The Writing Is On The Wall For Silverlight
Written by Mike James   
Saturday, 14 January 2012

At the start of the year the Silverlight Blog kicks off with a juicy article on ... ?. You might expect it to be about Silverlight, but in fact it is all about Windows 8 without any mention of Silverlight, except for some bad news.

Microsoft might not want to upset the Silverlight community too much by declaring it dead in the near future, but you get the general idea of what is going on from the emphasis being placed on the various competing technologies. Where are the articles saying how wonderful Silverlight 5 is and how we should all be using it? Even the Silverlight Blog can't seem to get up the enthusiasm to actually write about Silverlight.




The current article is titled "Windows 8 and the future of XAML" as if some how the future of XAML was something to do with the future of Silverlight. But that really is the point. Microsoft seems to be trying to put across the idea that because WinRT has an option to specify the UI using XAML everything is fine. You can take all of your XAML skills across to WinRT and this is just like continuing to support and be enthusiastic about Silverlight. As the introduction says:

"It’s my goal in this series to introduce you to what we know at this point about Windows 8 and how we as (XAML) developers will need to adapt to the new platform."

So it isn't addressed to Silverlight developers but XAML developers - but, of course, this is a Silverlight blog.

While it might be true that Silverlight programmers have had to be XAML programmers the two are not one and the same thing.

The article is quite good introduction to what WinRT is, but for the Silverlight programmer the key and fairly obvious fact is that this is all new. The way Tiles are used to present information and the entire application model is quite different to a browser application.




It has some similarities to Silverlight on WP7 but this only raises the equally obvious fact that if WinRT is for desktops and tablets then it must also be for the next version of Windows Phone. Even this Silverlight niche is under threat.

Towards the end of the article things get really much worse. The Metro version of IE is presented and to quote:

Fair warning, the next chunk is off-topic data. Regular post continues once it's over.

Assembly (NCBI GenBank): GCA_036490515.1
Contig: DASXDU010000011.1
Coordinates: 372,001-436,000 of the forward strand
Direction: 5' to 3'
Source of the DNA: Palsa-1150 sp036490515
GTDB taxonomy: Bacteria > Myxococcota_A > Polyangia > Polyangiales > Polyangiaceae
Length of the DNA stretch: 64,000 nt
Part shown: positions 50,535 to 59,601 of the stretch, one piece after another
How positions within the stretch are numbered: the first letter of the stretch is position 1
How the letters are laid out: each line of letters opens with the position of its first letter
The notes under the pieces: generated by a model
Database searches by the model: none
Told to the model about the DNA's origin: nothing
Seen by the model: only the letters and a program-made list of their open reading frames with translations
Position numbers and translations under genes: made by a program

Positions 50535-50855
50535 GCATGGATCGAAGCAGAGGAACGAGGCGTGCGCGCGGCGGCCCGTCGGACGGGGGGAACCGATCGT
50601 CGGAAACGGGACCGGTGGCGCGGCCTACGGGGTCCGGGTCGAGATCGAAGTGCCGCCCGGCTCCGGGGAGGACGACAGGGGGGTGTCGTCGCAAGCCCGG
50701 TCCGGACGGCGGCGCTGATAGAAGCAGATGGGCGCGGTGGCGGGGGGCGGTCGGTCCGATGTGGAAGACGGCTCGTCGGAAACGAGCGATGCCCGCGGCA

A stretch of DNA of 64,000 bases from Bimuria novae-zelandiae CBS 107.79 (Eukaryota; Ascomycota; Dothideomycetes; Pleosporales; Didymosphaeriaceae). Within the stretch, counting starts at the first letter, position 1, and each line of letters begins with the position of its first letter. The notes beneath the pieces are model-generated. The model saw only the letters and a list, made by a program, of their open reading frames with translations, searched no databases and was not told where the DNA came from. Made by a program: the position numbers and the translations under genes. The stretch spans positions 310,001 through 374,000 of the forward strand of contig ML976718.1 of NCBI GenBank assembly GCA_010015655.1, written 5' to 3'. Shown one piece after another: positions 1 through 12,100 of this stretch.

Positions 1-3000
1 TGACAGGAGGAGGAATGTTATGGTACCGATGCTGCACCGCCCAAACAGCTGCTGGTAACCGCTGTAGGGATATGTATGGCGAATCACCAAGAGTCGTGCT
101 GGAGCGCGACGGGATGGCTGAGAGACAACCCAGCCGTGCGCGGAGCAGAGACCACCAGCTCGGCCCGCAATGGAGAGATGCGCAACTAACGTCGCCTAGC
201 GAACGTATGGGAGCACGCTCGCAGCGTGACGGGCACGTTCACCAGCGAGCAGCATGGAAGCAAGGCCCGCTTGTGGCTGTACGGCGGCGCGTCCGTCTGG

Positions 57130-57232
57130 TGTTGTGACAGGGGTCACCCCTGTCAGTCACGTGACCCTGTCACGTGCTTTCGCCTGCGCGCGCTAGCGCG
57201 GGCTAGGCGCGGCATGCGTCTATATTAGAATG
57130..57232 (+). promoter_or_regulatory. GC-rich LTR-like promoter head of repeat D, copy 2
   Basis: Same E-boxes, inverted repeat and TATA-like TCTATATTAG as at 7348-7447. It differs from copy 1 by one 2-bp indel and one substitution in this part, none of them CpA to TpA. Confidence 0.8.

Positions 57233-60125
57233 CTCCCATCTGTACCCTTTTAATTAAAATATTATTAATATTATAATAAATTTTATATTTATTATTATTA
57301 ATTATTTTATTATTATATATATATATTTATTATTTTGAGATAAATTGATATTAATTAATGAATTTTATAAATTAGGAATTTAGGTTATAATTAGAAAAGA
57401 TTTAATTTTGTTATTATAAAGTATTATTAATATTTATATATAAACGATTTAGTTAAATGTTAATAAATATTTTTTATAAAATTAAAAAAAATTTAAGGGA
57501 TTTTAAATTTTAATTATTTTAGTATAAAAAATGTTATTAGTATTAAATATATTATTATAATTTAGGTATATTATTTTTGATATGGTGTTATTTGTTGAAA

"This version however doesn’t support plug-ins, so it’s not possible to run Silverlight (or Flash) applications in this browse"

Silverlight is mentioned, but only to point out that it isn't welcome on WinRT/Metro, not even in the browser. There is a desktop version of the browser that does support Silverlight, but this is old technology. If WinRT is Windows for the tablet, then it seems likely that Silverlight apps will not be usable on most of these machines. Currently Microsoft has not made it clear if there is going to be a desktop environment for ARM-based tablets and who knows about the rest.

None of this is news - all of it has been open knowledge since Build. What is news is that programmers keen on knowing the latest about Silverlight are treated to a series on WinRT development.

How you feel about Metro depends a great deal on how much you have invested in it. Trying to tell Silverlight developers that everything is fine because WinRT uses XAML isn't really being honest as, while this stays the same, so much more changes.

More Information

Silverlight Blog

Further Reading

Windows Fragmentation

Silverlight 5 Release - Dead Man Walking?

Windows Phone 7 Sunk by Silverlight

Silverlight 5 - the end of the line

Dumping .NET - Microsoft's Madness


C book



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Last Updated ( Saturday, 14 January 2012 )